The Procter & Gamble Company's (NYSE:PG) Has Had A Decent Run On The Stock market: Are Fundamentals In The Driver's Seat?

Most readers would already know that Procter & Gamble’s (NYSE:PG) stock increased by 4.6% over the past month. Given that stock prices are usually aligned with a company’s financial performance in the long-term, we decided to investigate if the company’s decent financials had a hand to play in the recent price move. In this article, we decided to focus on Procter & Gamble’s ROE.

Return on Equity or ROE is a test of how effectively a company is growing its value and managing investors’ money. Put another way, it reveals the company’s success at turning shareholder investments into profits.

See our latest analysis for Procter & Gamble

How Do You Calculate Return On Equity?

Return on equity can be calculated by using the formula:

Return on Equity = Net Profit (from continuing operations) ÷ Shareholders’ Equity

So, based on the above formula, the ROE for Procter & Gamble is:

31% = US$14b ÷ US$46b (Based on the trailing twelve months to September 2021).

The ‘return’ is the amount earned after tax over the last twelve months. That means that for every $1 worth of shareholders’ equity, the company generated $0.31 in profit.

What Has ROE Got To Do With Earnings Growth?

We have already established that ROE serves as an efficient profit-generating gauge for a company’s future earnings. We now need to evaluate how much profit the company reinvests or “retains” for future growth which then gives us an idea about the growth potential of the company. Generally speaking, other things being equal, firms with a high return on equity and profit retention, have a higher growth rate than firms that don’t share these attributes.

A Side By Side comparison of Procter & Gamble’s Earnings Growth And 31% ROE

First thing first, we like that Procter & Gamble has an impressive ROE. Additionally, the company’s ROE is higher compared to the industry average of 22% which is quite remarkable. This probably laid the groundwork for Procter & Gamble’s moderate 6.6% net income growth seen over the past five years.

We then compared Procter & Gamble’s net income growth with the industry and found that the company’s growth figure is lower than the average industry growth rate of 10% in the same period, which is a bit concerning.

past-earnings-growth

Earnings growth is a huge factor in stock valuation. What investors need to determine next is if the expected earnings growth, or the lack of it, is already built into the share price. Doing so will help them establish if the stock’s future looks promising or ominous. What is PG worth today? The intrinsic value infographic in our free research report helps visualize whether PG is currently mispriced by the market.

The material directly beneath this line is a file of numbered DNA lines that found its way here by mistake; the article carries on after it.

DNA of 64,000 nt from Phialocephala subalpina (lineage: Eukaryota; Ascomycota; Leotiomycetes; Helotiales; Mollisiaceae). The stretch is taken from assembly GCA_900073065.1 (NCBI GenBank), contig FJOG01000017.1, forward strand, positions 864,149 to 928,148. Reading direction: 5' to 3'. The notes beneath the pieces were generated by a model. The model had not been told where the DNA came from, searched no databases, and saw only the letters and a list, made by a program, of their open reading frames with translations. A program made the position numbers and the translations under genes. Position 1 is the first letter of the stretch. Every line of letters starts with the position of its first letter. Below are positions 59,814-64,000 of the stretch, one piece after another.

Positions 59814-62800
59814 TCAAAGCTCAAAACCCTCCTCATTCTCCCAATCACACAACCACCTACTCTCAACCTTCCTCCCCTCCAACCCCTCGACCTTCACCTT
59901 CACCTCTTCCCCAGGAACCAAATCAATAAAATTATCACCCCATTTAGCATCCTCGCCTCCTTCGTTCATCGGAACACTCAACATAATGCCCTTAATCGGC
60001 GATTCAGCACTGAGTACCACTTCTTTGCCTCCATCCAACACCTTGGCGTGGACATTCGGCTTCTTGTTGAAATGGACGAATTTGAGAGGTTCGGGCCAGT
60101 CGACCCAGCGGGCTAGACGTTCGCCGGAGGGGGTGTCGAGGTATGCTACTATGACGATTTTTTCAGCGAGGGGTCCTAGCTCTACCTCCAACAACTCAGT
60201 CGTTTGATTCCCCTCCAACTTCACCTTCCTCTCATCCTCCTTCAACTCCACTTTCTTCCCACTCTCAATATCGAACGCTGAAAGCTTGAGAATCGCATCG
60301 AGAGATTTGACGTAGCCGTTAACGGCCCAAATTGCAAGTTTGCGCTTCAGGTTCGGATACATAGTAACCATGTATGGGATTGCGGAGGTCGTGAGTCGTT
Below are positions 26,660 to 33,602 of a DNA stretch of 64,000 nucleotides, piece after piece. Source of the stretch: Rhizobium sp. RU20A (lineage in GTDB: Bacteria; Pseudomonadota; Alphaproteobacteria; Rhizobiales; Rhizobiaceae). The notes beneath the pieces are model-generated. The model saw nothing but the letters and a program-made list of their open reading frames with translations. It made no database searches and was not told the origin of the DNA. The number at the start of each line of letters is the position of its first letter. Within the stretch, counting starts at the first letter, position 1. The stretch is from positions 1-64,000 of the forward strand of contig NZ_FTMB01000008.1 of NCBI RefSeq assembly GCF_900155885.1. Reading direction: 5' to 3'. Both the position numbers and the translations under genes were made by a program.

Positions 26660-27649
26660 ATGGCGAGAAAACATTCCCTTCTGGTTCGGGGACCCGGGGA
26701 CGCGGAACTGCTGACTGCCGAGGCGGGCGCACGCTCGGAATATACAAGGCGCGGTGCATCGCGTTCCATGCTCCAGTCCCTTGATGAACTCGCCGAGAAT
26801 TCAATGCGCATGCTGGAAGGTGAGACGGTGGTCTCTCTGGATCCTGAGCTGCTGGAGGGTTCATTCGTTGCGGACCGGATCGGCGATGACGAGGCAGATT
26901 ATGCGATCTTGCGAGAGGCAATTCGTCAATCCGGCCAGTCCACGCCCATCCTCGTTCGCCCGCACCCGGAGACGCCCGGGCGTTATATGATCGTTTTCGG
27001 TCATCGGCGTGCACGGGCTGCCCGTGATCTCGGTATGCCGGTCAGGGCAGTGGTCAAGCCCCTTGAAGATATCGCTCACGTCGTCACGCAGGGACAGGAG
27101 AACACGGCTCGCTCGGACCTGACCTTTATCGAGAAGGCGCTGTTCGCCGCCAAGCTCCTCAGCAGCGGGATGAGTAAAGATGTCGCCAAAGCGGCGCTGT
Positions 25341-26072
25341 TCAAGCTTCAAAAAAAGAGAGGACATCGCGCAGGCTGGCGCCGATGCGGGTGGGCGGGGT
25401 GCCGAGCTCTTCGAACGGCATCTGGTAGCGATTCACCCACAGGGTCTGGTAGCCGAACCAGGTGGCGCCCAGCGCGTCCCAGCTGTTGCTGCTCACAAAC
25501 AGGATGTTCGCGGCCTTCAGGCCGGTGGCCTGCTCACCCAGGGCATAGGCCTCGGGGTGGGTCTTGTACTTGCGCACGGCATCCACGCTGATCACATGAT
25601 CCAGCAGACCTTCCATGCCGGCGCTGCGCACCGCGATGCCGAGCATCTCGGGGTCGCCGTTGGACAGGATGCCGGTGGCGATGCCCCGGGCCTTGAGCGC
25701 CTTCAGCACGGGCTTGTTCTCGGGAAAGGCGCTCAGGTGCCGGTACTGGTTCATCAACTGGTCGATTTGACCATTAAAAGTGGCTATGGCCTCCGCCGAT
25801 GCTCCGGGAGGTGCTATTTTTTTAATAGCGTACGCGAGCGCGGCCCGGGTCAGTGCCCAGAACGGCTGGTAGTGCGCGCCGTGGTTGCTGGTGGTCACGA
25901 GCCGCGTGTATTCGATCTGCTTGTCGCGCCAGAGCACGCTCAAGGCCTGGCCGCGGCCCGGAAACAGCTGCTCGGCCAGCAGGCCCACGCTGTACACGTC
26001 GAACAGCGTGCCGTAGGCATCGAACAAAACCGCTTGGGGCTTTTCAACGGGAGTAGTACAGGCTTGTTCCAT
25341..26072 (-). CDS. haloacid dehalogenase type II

Is Procter & Gamble Making Efficient Use Of Its Profits?

While Procter & Gamble has a three-year median payout ratio of 67% (which means it retains 33% of profits), the company has still seen a fair bit of earnings growth in the past, meaning that its high payout ratio hasn’t hampered its ability to grow.

Besides, Procter & Gamble has been paying dividends for at least ten years or more. This shows that the company is committed to sharing profits with its shareholders. Our latest analyst data shows that the future payout ratio of the company over the next three years is expected to be approximately 57%. Accordingly, forecasts suggest that Procter & Gamble’s future ROE will be 36% which is again, similar to the current ROE.

Conclusion

Overall, we feel that Procter & Gamble certainly does have some positive factors to consider. Its earnings growth is decent, and the high ROE does contribute to that growth. However, investors could have benefitted even more from the high ROE, had the company been reinvesting more of its earnings. Having said that, the company’s earnings growth is expected to slow down, as forecasted in the current analyst estimates. To know more about the company’s future earnings growth forecasts take a look at this free report on analyst forecasts for the company to find out more.

This article by Simply Wall St is general in nature. We provide commentary based on historical data and analyst forecasts only using an unbiased methodology and our articles are not intended to be financial advice. It does not constitute a recommendation to buy or sell any stock, and does not take account of your objectives, or your financial situation. We aim to bring you long-term focused analysis driven by fundamental data. Note that our analysis may not factor in the latest price-sensitive company announcements or qualitative material. Simply Wall St has no position in any stocks mentioned.

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